Table 2:
Model fit indices for all latent profile models tested.
AIC BIC ABIC LMR LR test p value ALMR LR test p value Entrophy
Practice settings
Two-Class 3957.36 4048.67 3969.40 0.054 0.056 0.752
Three-Class 3833.84 (−3.22%) 3958.03 (−2.29%) 3850.21 (−3.09%) 0.096 0.099 0.778
Four-Class 3810.54 (−0.61%) 3967.60 (0.24%) 3831.24 (−0.49%) 0.373 0.379 0.787
Five-Class 3788.73 (−0.57%) 3978.66 (0.28%) 3813.76 (−0.45%) 0.196 0.200 0.779
Six-Class 3770.64 (−0.48%) 3993.44 (0.37%) 3800.01 (0.36%) 0.481 0.487 0.809
Competition settings
Two-Class 4420.40 4522.67 4433.88 <0.001 <0.001 0.858
Three-Class 4260.39 (−3.76%) 4399.19 (−2.81%) 4278.68 (−3.63%) 0.01 0.01 0.886
Four-Class 4189.00 (−1.70%) 4364.32 (−0.80%) 4212.11 (−1.58%) 0.142 0.148 0.841
Five-Class# 4148.86 (−0.97%) 4360.71 (−0.08%) 4176.79 (−0.85%) 0.167 0.17 0.867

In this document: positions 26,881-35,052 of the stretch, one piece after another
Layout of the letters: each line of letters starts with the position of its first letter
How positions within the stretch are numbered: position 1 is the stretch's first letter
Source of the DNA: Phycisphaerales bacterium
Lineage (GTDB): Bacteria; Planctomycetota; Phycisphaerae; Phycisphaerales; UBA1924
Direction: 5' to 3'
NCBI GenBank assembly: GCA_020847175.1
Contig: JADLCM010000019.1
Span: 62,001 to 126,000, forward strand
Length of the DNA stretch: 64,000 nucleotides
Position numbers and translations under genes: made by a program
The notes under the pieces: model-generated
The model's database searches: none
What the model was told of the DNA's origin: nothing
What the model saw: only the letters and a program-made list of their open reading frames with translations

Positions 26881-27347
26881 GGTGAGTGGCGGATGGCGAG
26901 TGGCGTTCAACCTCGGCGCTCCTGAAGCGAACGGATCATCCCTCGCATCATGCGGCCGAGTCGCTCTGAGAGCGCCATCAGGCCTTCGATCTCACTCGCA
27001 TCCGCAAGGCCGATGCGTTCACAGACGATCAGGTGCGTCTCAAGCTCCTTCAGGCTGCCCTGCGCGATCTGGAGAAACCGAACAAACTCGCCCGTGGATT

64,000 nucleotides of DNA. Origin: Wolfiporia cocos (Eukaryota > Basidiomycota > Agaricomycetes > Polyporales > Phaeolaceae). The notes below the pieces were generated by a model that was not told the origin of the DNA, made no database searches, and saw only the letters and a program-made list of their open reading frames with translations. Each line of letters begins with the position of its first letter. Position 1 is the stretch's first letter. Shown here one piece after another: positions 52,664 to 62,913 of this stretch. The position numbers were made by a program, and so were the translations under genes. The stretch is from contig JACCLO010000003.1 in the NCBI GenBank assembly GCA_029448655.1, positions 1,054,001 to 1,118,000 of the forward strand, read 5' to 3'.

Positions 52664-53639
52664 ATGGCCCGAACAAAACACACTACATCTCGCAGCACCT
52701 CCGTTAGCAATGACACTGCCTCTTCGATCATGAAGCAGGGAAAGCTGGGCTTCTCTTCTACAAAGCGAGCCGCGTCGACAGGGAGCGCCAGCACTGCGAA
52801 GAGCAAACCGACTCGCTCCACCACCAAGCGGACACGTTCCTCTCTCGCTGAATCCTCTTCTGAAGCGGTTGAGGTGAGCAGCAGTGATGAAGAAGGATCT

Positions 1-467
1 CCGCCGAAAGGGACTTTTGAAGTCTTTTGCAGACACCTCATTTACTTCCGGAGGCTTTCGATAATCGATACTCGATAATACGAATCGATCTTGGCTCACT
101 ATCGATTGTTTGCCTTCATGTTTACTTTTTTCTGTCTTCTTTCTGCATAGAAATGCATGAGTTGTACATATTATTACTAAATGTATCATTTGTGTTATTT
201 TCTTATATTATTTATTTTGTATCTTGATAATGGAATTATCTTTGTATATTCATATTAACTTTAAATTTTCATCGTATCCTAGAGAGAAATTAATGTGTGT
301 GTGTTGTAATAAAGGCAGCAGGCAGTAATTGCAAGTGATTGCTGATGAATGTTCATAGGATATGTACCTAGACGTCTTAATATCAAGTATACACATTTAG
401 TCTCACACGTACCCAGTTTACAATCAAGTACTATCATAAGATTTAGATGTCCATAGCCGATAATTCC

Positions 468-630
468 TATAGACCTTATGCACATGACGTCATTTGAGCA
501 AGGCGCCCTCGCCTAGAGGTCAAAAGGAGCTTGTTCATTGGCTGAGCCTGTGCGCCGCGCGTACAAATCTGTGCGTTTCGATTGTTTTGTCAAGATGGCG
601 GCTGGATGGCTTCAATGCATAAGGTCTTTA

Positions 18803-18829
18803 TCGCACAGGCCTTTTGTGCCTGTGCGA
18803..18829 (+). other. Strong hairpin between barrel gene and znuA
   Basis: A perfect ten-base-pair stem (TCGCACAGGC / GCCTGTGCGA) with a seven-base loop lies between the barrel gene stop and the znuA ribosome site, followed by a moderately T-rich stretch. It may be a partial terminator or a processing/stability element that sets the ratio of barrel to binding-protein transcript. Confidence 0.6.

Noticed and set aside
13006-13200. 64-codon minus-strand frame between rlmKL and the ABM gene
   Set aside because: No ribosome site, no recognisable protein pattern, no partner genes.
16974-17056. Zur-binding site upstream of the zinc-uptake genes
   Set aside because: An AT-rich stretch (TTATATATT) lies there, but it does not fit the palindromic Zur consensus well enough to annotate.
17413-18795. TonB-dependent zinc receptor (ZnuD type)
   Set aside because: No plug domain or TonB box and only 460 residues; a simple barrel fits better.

Six-Class# 4108.06 (−0.99%) 4356.43 (−0.10%) 4140.80 (−0.87%) 1 1 0.885
DOI: 10.7717/peerj.4778/table-2


Number in parentheses for AIC, BIC and ABIC, change value in percentage; AIC, Akaike Information Criteria; BIC, Bayesian Information Criteria; ABIC, sample size adjusted BIC; LMR LR test, Lo–Mendell–Rubin likelihood ratio test; ALMR LR, Lo-Mendell– Rubin adjusted likelihood ratio test.

Non-positive definite matrix.
Table 3:
Classification probabilities for the two to four profile solutions.
Practice settings Competition settings
1 2 3 4 1 2 3 4
1 0.889 0.111 1 0.964 0.036
2 0.045 0.955 2 0.045 0.955
1 0.868 0 0.132 1 0.951 0.049 0
2 0 0.863 0.137 2 0.013 0.949 0.038
3 0.043 0.042 0.915 3 0 0.057 0.943
1 0.891 0 0 0.108 1 0.932 0.011 0.058 0
2 0 0.795 0.090 0.116 2 0.085 0.0915 0 0
3 0 0.042 0.836 0.121 3 0.077 0 0.885 0.038
4 0.060 0.008 0.031 0.900 4 0 0 0.097 0.903
DOI: 10.7717/peerj.4778/table-3


The five-profile and six-profile solutions are omitted here due to a non-positive definite matrix.